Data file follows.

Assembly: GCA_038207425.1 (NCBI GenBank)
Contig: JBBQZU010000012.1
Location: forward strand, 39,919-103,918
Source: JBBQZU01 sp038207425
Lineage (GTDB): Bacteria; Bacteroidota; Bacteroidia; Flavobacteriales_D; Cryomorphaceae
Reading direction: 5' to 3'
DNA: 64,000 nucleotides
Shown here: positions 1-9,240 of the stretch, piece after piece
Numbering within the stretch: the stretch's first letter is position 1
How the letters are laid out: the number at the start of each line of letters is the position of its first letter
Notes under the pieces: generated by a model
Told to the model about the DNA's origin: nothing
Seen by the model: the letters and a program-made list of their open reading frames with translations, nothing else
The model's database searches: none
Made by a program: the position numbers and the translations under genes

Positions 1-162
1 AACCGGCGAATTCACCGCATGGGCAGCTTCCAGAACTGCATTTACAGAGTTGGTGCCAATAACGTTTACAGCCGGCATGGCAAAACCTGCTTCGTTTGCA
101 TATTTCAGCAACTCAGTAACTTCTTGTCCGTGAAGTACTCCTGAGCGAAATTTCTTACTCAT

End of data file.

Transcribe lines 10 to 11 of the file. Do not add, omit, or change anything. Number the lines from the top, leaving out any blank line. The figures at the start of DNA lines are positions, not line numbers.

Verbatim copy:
How the letters are laid out: the number at the start of each line of letters is the position of its first letter
Notes under the pieces: generated by a model